How To Learn Household Budgeting Tips - Budget Planning

Start a Home Budget Planner to Budget Money

Couple having financial problems

Managing money isn't always easy… especially when it doesn't seem like there's enough to go around. Bills, rent or mortgage payments, living expenses, and the rising cost of gasoline can all make your money appear to vanish before you've even had a chance to count it; you're then left holding the bag when your children or even your spouse comes to you seeking a few dollars to help them get by.

This is where creating a household budget can be a lifesaver. By creating a budget, and learning personal  tips, you can better see where your money is going and where it needs to go. Pay attention to the following tips:

Prepare Your Family Budget

  • Prepare the documents. Collect your monthly bills, as well as pay stubs and any other receipts that track regular income or expenses. You will need to be aware of all the money that comes into and goes out of the home. Having these items right in front of you will give you all the information you need.
  • The household's monthly income. Once you've compiled all of this information, begin adding up pay stubs and income receipts for all contributing members of your family or household. This will help determine how much money you have coming in each month. Make sure to account for all income including funds from investments, child support and disability or other such items.
  • Add up the monthly expenses. Begin adding up your various bills and expenses. Make notes as to whether the examples you're figuring in are high, low, or about average. This will allow you to see when there are spikes so that you can create an average based on the highest and lowest bills. Allocating a little extra for your regular expenses can help to make sure that everything gets paid, even when one or two bills are a bit higher than usual.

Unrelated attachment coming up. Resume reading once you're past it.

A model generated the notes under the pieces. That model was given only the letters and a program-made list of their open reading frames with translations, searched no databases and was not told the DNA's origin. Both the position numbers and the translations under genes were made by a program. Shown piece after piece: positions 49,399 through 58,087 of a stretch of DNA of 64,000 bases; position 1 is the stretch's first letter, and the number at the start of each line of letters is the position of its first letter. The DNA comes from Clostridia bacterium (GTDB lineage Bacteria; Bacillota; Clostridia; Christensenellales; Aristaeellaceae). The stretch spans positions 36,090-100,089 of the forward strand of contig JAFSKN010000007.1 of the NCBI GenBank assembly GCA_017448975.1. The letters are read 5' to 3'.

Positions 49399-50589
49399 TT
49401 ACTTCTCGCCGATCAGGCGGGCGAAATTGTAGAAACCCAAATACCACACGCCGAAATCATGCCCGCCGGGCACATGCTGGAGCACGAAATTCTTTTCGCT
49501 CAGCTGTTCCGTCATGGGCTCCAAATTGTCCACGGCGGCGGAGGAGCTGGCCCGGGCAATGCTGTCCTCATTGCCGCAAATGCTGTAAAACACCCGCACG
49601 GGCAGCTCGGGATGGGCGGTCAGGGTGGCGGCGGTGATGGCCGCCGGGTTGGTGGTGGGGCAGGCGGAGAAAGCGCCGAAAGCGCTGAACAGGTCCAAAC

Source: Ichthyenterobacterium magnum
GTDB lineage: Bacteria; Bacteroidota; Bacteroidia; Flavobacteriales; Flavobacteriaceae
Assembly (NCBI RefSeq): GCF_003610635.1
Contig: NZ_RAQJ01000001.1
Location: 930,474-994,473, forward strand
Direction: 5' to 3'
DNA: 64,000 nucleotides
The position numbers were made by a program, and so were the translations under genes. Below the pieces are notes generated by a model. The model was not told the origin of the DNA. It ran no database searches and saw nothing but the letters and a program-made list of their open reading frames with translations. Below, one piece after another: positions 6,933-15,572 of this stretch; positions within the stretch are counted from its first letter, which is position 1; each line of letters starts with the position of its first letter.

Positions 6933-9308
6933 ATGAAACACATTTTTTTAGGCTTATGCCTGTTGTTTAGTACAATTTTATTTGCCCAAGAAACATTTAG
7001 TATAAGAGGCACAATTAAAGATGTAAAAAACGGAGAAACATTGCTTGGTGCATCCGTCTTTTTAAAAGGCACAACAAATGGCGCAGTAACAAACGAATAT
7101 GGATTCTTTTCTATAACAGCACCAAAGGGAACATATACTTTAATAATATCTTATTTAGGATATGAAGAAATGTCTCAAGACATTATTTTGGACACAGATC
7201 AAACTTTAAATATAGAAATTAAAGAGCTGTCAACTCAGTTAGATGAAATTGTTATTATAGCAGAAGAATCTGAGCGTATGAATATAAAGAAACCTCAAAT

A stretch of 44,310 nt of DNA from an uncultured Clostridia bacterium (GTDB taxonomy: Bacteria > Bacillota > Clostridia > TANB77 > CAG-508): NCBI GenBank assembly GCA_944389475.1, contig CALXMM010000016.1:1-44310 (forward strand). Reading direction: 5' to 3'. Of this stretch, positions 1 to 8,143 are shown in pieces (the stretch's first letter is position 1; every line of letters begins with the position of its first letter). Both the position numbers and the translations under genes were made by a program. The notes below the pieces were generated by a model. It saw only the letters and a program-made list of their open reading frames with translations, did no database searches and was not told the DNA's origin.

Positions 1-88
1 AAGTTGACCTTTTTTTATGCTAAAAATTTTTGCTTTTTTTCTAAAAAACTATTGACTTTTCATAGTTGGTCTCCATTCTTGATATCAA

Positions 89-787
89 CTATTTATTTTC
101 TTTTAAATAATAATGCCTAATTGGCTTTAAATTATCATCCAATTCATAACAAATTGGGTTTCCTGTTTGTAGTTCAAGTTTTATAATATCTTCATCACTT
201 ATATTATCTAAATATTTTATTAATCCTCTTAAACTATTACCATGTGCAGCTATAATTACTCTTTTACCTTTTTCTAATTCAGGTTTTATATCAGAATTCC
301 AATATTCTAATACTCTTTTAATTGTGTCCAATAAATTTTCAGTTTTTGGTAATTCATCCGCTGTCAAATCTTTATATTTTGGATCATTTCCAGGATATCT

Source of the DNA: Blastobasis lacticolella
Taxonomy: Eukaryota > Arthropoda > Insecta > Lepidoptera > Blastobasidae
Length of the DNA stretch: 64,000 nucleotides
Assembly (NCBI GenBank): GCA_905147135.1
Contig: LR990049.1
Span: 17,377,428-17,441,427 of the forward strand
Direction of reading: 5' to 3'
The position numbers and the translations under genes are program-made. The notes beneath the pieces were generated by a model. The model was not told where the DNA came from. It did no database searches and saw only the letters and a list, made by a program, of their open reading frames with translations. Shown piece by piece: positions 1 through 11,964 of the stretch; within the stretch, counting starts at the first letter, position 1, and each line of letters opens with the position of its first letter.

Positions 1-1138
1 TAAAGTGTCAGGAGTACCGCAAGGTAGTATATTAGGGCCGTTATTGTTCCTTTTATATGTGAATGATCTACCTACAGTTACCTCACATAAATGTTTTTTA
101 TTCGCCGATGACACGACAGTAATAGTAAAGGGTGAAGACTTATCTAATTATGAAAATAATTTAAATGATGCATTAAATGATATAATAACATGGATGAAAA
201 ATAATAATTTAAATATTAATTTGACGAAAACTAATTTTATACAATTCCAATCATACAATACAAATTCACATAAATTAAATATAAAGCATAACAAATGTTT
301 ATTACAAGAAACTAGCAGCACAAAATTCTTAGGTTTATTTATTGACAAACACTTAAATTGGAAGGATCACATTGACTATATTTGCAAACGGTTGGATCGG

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  • Make sure to account for the necessities. Calculate the approximate amount that you spend on food and other essential products for the home. As before, adding a little extra to this amount can help to make sure that you don't have to do without.
  • Make note of items with fluctuating prices. Start figuring out how much you tend to pay for gasoline and other fuel or transportation expenses each month. Be sure to keep in mind the changes in costs over the past few years. You may need to adjust your budget monthly when costs are on the rise.
  • Add the extras. Determine how much you generally spend on other expenses, including entertainment and non-essential services. 

  • The Unforeseen. It happens to everyone. An expense that you are not expecting. This can come in the form of an automobile repair or medical expense due to sudden illness. Without a budgeting process, many people are unprepared for times like these and it places a strain on the household finances. This does not have to devastate the monthly budget, however. You should set a monthly allowance for these expenses. Place this money into a “No Touch” savings account and it will be there when needed.

Set Up a Budget

  • Put it on paper. Once you've figured out the various aspects of the budget, either make a physical copy of the budget on paper or use budgeting tools such as home budget software on your computer. You should also be sure to post a copy or printout of your family budget somewhere in the home so that all of the family can see it. If you are feeling industrious, you might even use a dry erase board so that changes can be made on the fly and comments can be added by different family members. This will allow all of you to work on how you budget money that is coming into the household.
  • Get in the black. Compare the total income to the total expenses. If your household expenses are higher than household income, start looking at options for reducing certain expenses. The more you can lower these, the more you'll be able to use the saved money elsewhere.
  • Start saving some money. If you have more income than you do expenses, create allocations for savings or incidental funds. This can help prevent impulse spending while creating a funding buffer for your household. You can place this money into a savings account or invest in an IRA.

Below is a sample worksheet that you can use:

Income
Person 1
Child Support
Monthly Average Actual
Fixed Monthly Expenses
Rent
Water
Electric
Food
Non-Fixed Monthly Expenses
Gas
Entertainment
Movies
Incidentals
Car Repairs
Summary
Fixed Monthly Expenses Total
Non-Fixed Monthly Expenses Total
All Expenses Total
Income Total
Difference (Income Minus Expenses)
Overage
Deficit

Learning these techniques will help you when setting up a family budget planner. Your budget won't make you suddenly have more money. If used properly, however, it can help you to limit unnecessary expenses and let you know exactly how much you can afford to spend on non-essential items. A family budget can even help you to set up savings for the future and establish habits in your children that can assist them later in their lives.

 

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